# A basic example to understand the concept of “Weight”

Let $$A=b(2,\mathbb{R})$$ be he Lie subalgebra of upper triangle matrices of $$gl(2,\mathbb{R})$$. It is clear that $$e_1=(1,0)$$ is an eigenvector for $$A$$, because it is an eigenvector for every element of $$A$$; that is, $$a(v) \in Span\{(1,0)\}$$ for every $$a \in A$$. Now I appreciate your answer to find the corresponding weight to $$(1,0)$$ and determine its weight space. Recall that we have the definition of weight as

A weight for a Lie subalgebra $$A$$ of $$gl(V)$$ is a linear map $$\lambda: A \to F$$ such that $$V_{\lambda}= \{v \in V: av=\lambda (a) v ~~ \text{for all}~ a \in A \}$$ is a non-zero subspace pf $$V$$.

• Just a point to make this precise: I suppose you are looking at the defining ($2$-dimensional) representation of the Lie algebra $gl(2,\Bbb R)$ (which is then restricted to the subalgebra $A$). I might be interesting to begin writing down the definition of this representation. – Marc van Leeuwen Apr 18 at 17:24
• I am looking at the defining (2-dimensional) representation as well, but unfortunately I do not understand the weight concept precisely! and as a consequence the concept of highest weight vectors for more studies. I appreciate your answer for a small example to clarify this concepts for me. – user40491 Apr 18 at 17:29

## 1 Answer

You seem to be hesitant to write down the definition of the action, which is simply $$M.v=Mv$$ (matrix times vector multiplication) for $$v\in\Bbb R^2$$ and $$M\in gl(2,\Bbb R)$$. (In your definition of $$V_\lambda$$, the action $$M.v$$ is written as $$M(v)$$, which I find slightly less proper as elements of the Lie algebra $$gl(2,\Bbb R)$$ are not functions taking a vector of some representation as argument.) Now if $$M={a~~b\choose0~~c}$$ and $$v=e_1$$ you can check that $$M.v=av$$, so the eigenvalue of $$e_1$$ for $$M$$ is $$a$$. The weight $$\lambda$$ of $$e_1$$ is the map $$A\to\Bbb R$$ given by $$M\mapsto a$$ that takes the top-left entry of the matrix; this is indeed a linear map on $$A$$. If you like, $$\lambda$$ is defined by $$\lambda({a~~b\choose0~~c})=a$$.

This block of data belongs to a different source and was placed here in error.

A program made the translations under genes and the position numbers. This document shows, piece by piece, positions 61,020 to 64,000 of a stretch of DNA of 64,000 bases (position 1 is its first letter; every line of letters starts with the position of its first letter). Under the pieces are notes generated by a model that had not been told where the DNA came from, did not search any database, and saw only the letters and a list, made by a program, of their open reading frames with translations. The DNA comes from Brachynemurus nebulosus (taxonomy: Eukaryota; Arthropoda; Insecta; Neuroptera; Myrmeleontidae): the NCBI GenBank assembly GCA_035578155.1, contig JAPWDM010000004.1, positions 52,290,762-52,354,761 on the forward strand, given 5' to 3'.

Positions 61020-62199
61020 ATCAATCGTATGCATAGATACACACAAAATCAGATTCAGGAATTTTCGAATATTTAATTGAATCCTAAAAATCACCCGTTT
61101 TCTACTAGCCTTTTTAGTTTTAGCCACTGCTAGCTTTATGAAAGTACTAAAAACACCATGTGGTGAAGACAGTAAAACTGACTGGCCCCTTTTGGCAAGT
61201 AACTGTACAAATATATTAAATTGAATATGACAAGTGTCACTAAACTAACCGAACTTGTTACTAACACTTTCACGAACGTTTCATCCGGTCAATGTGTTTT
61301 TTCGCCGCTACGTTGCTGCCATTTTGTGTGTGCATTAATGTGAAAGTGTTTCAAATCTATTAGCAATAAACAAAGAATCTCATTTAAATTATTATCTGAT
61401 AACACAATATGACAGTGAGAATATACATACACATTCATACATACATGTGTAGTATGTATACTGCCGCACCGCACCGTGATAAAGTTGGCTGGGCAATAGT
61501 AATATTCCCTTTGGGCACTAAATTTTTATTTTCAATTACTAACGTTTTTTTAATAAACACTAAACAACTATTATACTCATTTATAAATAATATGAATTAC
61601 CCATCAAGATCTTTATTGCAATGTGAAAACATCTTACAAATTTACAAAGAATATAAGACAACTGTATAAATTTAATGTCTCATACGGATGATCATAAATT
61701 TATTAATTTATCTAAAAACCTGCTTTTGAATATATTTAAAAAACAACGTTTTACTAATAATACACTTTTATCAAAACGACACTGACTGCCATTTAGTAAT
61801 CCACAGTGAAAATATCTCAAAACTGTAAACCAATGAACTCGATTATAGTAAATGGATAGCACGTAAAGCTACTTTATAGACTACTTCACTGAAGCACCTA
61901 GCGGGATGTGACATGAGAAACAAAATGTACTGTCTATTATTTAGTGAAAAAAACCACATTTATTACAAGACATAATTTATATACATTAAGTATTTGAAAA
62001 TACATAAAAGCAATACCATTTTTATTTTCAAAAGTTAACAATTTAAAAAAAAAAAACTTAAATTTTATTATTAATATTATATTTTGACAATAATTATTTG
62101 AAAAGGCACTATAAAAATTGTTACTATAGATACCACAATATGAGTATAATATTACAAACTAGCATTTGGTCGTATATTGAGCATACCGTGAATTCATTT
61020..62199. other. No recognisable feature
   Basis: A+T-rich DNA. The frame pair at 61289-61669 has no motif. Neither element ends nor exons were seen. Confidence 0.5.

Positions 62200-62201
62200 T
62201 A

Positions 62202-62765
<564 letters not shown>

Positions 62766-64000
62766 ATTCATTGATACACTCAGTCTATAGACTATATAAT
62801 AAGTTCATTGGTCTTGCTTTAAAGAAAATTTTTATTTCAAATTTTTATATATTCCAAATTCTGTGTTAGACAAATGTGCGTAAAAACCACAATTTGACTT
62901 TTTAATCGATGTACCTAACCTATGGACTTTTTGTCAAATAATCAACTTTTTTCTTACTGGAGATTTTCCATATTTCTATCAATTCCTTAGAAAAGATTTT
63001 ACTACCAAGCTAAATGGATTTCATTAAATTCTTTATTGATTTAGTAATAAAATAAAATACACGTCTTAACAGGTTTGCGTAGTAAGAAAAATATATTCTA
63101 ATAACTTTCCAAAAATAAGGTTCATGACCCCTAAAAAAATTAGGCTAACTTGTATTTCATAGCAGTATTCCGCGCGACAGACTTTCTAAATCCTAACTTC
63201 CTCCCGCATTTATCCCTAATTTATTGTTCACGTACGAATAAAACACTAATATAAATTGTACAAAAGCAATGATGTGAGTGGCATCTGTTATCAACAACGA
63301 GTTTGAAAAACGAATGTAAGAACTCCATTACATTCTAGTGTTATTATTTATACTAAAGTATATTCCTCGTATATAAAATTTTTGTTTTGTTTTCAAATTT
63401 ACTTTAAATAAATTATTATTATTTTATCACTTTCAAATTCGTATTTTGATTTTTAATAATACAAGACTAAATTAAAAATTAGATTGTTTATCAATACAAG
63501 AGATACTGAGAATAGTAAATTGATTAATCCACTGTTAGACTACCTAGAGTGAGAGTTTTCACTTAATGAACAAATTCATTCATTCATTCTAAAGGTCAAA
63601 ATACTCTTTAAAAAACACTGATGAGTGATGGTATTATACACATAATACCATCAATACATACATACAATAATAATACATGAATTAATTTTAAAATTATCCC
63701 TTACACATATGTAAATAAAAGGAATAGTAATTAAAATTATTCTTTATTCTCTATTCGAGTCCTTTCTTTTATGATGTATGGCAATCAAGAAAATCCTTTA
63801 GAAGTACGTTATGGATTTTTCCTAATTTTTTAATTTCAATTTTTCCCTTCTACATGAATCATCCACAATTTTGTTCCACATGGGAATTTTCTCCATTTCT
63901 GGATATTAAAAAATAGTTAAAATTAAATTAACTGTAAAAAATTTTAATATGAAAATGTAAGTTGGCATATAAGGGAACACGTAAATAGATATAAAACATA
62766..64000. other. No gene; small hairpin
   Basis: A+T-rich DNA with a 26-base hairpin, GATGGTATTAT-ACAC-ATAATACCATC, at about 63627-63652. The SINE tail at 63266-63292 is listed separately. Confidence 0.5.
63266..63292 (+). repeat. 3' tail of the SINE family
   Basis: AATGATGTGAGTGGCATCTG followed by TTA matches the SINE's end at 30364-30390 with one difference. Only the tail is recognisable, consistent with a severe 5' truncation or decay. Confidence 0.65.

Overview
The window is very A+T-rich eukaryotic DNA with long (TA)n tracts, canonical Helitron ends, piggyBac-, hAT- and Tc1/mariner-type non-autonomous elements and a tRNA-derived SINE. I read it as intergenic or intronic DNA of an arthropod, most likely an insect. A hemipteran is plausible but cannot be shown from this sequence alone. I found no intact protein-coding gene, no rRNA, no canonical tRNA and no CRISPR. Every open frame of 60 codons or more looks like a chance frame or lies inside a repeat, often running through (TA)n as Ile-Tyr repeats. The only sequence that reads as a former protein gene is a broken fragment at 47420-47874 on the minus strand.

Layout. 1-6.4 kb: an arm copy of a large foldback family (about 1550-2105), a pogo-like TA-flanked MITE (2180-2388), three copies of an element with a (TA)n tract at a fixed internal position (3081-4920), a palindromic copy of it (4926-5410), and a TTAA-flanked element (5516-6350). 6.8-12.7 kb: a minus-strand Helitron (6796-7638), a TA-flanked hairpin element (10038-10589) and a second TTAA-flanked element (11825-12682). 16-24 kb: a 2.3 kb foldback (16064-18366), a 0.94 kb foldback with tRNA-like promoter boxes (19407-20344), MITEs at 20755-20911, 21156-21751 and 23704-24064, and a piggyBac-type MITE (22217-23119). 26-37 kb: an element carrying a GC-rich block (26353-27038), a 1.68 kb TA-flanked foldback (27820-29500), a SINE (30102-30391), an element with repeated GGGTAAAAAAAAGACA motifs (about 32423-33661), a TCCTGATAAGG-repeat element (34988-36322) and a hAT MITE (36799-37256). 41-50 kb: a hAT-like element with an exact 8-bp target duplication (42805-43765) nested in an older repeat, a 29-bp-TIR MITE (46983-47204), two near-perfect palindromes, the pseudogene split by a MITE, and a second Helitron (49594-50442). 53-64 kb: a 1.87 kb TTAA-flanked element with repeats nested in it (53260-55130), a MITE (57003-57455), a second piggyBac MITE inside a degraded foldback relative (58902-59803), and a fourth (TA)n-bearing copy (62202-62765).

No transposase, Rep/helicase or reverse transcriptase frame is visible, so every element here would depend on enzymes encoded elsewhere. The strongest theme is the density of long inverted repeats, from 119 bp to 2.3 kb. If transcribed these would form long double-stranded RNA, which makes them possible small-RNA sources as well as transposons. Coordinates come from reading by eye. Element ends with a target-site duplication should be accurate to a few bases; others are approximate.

For this $$\lambda$$ the weight space $$V_\lambda$$ is $$\{\,v\in V\mid\forall{a~~b\choose0~~c}\in gl(2,\Bbb R):{a~~b\choose0~~c}.v=av\,\}$$ which is the span $$\langle e_1\rangle$$ of $$e_1$$ (even for a single such matrix with $$b\neq0$$ or $$c\neq a$$, the eigenspace for $$a$$ is just $$\langle e_1\rangle$$ so $$V_\lambda$$ is certainly contained in this subspace; and every vector $$\langle e_1\rangle$$ satisfies the condition for being in $$V_\lambda$$). It happens that this is the only weight space for this representation: most matrices in $$A$$ are not diagonalisable and have just this one eigenspace. (It is more customary to consider weight spaces for Abelian subalgebras of semisimple elements, such as the diagonal matrices in $$gl(2,\Bbb R)$$; then the weight spaces span the whole representation space.)

• Let consider your definition of $\lambda$ then weight space is $\mathbb{R}$? – user40491 Apr 18 at 18:19
• @user40491 No you need a subspace of $V$. See my extended answer. – Marc van Leeuwen Apr 18 at 19:44